Reddit Reddit reviews Dalen 100055887 756635701002 Gardeneer by Trellis Heavy-Duty Nylon Tangle-Free Net 5', 30 ft

We found 6 Reddit comments about Dalen 100055887 756635701002 Gardeneer by Trellis Heavy-Duty Nylon Tangle-Free Net 5', 30 ft. Here are the top ones, ranked by their Reddit score.

Gardening & Lawn Care
Raised Beds & Plant Support Structures
Patio, Lawn & Garden
Garden Netting
Dalen 100055887 756635701002 Gardeneer by Trellis Heavy-Duty Nylon Tangle-Free Net 5', 30 ft
Heavy-Duty Nylon Tangle-Free Net Is Ideal For Growing Vining Vegetables, Fruits, And FlowersHarvesting Is Easy With Large 7-Inch Reach-Through MeshSoft, Non-Burning Net Protects Tender Vines, Foliage, And Fruits60-Pound Breaking Strength For Supporting Heavy Crop Loads
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6 Reddit comments about Dalen 100055887 756635701002 Gardeneer by Trellis Heavy-Duty Nylon Tangle-Free Net 5', 30 ft:

u/fidelitypdx · 9 pointsr/landscaping

"15 ugly ideas to make your neighbors hate you for ruining the attractiveness of the area."

FFS, these were horrible.

Here's a legitimately cheap garden fence:

Drive .5 inch-thick 4-foot long rebar 2-feet into the ground, space 5-10 feet apart, these will be the foundation for your vertical posts. Slide .5 inch EMT conduit over the top of the rebar, creating vertical posts, and cut the conduit to whatever vertical length you desire. On the top, install a T-joint and use more EMT conduit as horizontal spanners. Paint the EMT conduit (if you so desire) and put a weather resistant clear coat over the top. Next, use Nylon Trellis of any length and size you want. If you want privacy, go for nylon trellis that has smaller openings (the 5-inch opening is the smaller size), tie the trellis to the EMT conduit to make sure it's taught. Finally, plant some sugar snap peas every 3 inches, or any other climbing plant. Most summer squash works well too. If you want it to last through the winter, ask your nursery what ivy or other climbers work in your area.

10-foot lengths of EMT conduit are about $1.90 each, the rebar is about $2, and the T-joints about $4. So, you can do a decent sized backyard for about $50-$100, including seeds.

As long as the nylon stays taught it looks aesthetically good. The nylon I've used has lasted 3 summers without any signs of breakdown, and the EMT conduit is just fine. Even spaced 10-feet apart and 10-feet high, these can support nearly 100 pounds of produce. If you want a stronger fence, put your vertical posts closer and use concrete to set in the rebar foundation posts. If you want more privacy, consider planting a larger variety of plants, and give your plants nutrients to make sure they're thriving.

u/Mitten_Punch · 3 pointsr/microgrowery

What we can't see from that angle is how thick the canopy is. If RH is 35%, you shouldn't have rot issues. . .but is it 35% during dark cycle, too? I'd be defoliating if you had a bunch of bud sites that are covered up, but if your lollipopping went well, that's (hopefully) not much of an issue.

I'd say a second trellis net is your next move (5" or 6" spacing, not a whole new ScrOG net). Place it at the height of your tops, and zip tie them in place. Should let you move the bushier branch groupings out a bit, and let air/light through. Even from this pic, I could point out your main branches. You can spread all those out, and increase yield, without cutting anything. Also, you will likely need the extra support for the last few weeks of flower.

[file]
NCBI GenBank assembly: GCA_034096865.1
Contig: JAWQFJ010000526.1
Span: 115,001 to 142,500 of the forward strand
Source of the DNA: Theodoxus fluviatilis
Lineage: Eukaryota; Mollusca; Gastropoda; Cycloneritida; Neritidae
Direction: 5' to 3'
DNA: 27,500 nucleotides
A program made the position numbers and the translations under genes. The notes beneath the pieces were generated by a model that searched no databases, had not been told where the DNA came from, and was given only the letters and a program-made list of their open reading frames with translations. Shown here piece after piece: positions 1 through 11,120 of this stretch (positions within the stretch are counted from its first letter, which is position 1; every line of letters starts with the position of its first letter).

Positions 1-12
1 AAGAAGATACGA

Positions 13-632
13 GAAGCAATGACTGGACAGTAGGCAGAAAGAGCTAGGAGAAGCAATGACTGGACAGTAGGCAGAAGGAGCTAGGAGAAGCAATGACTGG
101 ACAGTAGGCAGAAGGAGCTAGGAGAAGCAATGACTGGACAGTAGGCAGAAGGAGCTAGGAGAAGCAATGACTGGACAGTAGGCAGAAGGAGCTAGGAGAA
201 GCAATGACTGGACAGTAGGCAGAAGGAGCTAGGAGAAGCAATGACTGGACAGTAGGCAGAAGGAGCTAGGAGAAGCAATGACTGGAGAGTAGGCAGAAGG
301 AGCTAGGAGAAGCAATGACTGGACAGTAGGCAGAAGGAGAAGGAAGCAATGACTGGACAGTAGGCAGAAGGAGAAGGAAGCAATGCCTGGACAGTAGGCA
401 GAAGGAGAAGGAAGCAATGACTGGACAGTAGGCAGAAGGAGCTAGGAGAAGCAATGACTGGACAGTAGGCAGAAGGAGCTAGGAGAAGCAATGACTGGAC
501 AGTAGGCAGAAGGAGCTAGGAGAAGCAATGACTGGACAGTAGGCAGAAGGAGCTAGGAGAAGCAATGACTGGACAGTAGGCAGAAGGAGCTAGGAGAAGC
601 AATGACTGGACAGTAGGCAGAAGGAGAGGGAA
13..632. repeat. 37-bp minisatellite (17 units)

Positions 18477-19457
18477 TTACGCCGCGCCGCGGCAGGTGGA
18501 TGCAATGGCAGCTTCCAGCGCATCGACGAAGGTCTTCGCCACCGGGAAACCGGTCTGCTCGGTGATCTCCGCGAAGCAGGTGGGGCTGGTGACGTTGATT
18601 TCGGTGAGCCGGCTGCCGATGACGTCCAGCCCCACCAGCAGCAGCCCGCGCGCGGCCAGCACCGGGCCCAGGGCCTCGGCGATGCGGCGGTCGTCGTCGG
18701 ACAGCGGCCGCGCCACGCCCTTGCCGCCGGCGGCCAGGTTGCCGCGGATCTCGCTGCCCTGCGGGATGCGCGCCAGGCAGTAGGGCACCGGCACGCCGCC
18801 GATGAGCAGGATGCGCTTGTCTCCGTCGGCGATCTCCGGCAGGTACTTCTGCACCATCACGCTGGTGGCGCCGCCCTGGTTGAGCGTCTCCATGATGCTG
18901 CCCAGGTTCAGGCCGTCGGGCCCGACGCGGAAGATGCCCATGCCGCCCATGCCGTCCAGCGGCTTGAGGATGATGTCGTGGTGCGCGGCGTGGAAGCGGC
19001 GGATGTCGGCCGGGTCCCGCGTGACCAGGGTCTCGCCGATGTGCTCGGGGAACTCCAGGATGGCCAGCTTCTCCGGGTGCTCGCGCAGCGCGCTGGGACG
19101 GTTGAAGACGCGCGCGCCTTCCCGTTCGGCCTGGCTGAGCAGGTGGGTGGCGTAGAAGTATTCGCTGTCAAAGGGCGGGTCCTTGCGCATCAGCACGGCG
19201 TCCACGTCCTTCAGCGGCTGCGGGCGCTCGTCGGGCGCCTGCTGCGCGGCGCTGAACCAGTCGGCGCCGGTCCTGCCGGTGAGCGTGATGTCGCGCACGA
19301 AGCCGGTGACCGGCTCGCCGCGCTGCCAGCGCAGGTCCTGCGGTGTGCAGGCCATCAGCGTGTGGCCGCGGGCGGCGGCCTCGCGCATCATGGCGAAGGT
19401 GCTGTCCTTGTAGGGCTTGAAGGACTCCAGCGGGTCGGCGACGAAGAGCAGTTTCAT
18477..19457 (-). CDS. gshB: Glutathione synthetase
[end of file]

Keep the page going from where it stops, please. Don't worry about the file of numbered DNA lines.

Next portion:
Overall. . .this just looks like a fantastic ScrOG canopy to me. Really well done. Don't be afraid to pull big fan leaves. If the strain is stable, it should be able to handle some pruning.

u/HomeGrownFood · 3 pointsr/CascadianPreppers

> Are potatoes and peas a best bet?

Yes, and they complement each other really well as companions in the same bed/pot. Add some squash and corn in the mix, then you'll really be cooking with fire. The best way to optimize peas and squash is to grow them on a nylon trellis. You'll get stupid amounts of squash.

If calories is your primary goal, think about livestock. You can easily do rabbits, chickens, ducks, geese, and pigeons locally with little effort. If you have space, think about pigs and goats or lamb.

The other option is processing and preserving your food. A handful of tomatoes is going to have a low caloric output, but if you grow 125 pounds of tomatoes and reduce that to 12 pounds of tomato sauce or 6 pounds of tomato paste, those are very calorie dense. Same with squash: cook it to break down the fibers, slow heat to boil off the water, then add some curry powder and spices - you've got calorie dense pumpkin curry to throw in the freezer.

u/EveryNightIWatch · 2 pointsr/Portland

Yeah, those are all looking pretty good. You could probably harvest a lot of that big kale leafs.

Also, for cucumbers, try growing them vertically by constructing a trellis above them. Cucumbers and pumpkins do best when growing vertically as it exposes more flowers to the air (and pollinators).

I like this style:

Also: sweet pad.

u/strictlycommercial12 · 1 pointr/microgrowery

So something like this?

And then try to weave through there so anymore stretching goes sideways instead of up?

The LEC seems great. With my Hyperfan on 35% it stays between 5-10 deg. F warmer than the room the tent's in.

edit: Or maybe this would be a better idea since the mesh is smaller.

u/that_guy_who_shops · 1 pointr/Random_Acts_Of_Amazon

My dogs and my turtles keep eating my mom's vegetables so I think she would like this [Garden Netting] (

Thanks for the contest! :D